Pin It Crippen Creek Chronicles: January 2009

Saturday, January 10, 2009

Perfect Storm Part II

As anxious as we were, we did go to bed and managed to sleep. During the night, the rain abated, the tide slackened and the waters of Crippen Creek receded and returned to the confines of its banks and never reached our house. Whew! It became abundantly clear how effective the creek bank restoration project was, allowing the creek to flood where it should and taking the energy off of critical points. Thank you Darin Houpt and the Wahkiakum County Conservation District.

With the roads now passable we managed to get out and take a few pictures of the area.

Our Fairgrounds

Elk looking for high ground

Julia Butler Hansen Wildlife Refuge

If I have learned anything over my years, it is that when portentous events invade our lives that we should not be too hasty to label them as "bad" or "negative." I find these events worthy of reflection. When a seeming calamity strikes it's only natural to ask, "what do I do about it?" As important as that question is, I believe a more important question to ask is, "what do I do with it?"

It's like the tale of a farmer that snags his plow on something in the field. Rather than curse his interruption he stops to examine it, dig it up and in so doing, unearths a buried treasure. And while this weather event interrupted our plans, we too found our treasures. Our lives intersected with neighbors who came to check on our welfare. I marvel at how a crisis brings out the best in people. The roads cleared in time to allow us to return to Portland to and support a dear friend who lost her brother. As one thing leads to another, we found ourselves reconnecting with some friends that we have not seen for some time. We were greatly nourished by the good wishes, thoughts and prayers that we received from family and friends via phone calls and emails. Thank you! Thank you! Thank you!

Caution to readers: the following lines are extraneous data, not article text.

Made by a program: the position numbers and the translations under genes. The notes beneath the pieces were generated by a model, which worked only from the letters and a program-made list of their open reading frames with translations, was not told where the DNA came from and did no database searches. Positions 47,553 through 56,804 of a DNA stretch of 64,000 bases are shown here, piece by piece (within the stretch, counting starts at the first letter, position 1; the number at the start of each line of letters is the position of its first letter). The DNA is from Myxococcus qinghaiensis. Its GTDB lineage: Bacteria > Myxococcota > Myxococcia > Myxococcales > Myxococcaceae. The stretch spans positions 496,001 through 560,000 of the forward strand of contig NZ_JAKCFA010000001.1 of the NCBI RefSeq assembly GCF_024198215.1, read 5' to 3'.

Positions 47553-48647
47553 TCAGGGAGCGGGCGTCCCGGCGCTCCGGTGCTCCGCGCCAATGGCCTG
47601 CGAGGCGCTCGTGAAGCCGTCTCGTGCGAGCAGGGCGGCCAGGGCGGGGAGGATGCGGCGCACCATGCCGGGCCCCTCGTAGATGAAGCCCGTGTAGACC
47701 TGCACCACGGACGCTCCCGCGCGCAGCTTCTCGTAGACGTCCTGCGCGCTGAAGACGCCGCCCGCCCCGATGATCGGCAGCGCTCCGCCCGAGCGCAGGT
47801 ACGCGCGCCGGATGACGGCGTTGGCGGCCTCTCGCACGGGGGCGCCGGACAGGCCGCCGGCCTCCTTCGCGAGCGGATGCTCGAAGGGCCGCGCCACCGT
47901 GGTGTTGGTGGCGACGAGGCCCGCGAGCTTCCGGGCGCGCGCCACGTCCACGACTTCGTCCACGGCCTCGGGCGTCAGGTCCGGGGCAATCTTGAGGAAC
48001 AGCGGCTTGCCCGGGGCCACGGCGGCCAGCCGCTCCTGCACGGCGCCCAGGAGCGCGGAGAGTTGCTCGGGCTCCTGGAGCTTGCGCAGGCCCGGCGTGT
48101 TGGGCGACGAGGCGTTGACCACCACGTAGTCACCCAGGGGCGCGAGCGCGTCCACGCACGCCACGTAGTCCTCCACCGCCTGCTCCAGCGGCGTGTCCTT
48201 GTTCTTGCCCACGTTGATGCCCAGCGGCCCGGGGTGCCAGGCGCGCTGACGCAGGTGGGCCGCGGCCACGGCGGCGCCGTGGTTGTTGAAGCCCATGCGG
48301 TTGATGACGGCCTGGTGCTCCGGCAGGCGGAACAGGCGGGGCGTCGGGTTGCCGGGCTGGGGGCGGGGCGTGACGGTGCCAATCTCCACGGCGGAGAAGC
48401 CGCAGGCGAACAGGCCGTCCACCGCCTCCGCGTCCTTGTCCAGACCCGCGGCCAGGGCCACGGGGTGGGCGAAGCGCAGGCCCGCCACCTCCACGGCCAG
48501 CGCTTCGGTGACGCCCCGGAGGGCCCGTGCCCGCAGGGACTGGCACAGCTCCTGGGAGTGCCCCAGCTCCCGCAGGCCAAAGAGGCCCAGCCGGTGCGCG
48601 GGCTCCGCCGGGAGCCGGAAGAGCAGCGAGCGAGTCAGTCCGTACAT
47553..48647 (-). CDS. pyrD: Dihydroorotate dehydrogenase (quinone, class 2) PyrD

Wednesday, January 7, 2009

A Perfect Storm Part 1

Torrential rains, several feet of melting snow in the Willapa Hills, and high tides have converged to create a storm of apocalyptic proportions here in SW Washington. Wahkiakakum County has been declared a disaster area. Almost four inches of rain has fallen here in the last 24 hours and they say we have not seen the worst of it yet. So far our house is high and dry but it's looking kind of dicey on the west side of the house.

Although many of the county roads are impassable due to high water a few angels appeared to check on us and brought us some sandbags just in case. I never cease to be amazed by the kindness of the people who live in Wahkiakum County.

A Band of Angels

We like waterfront property, but not this much.

Sleep will not come easily tonight as we wait and wonder how much worse this storm will get. But in this moment we are well and hope the same for all of you. We'll be in touch soon..."God willing and the creek don't rise." By the way, that saying really has nothing to do with creeks.

Tuesday, January 6, 2009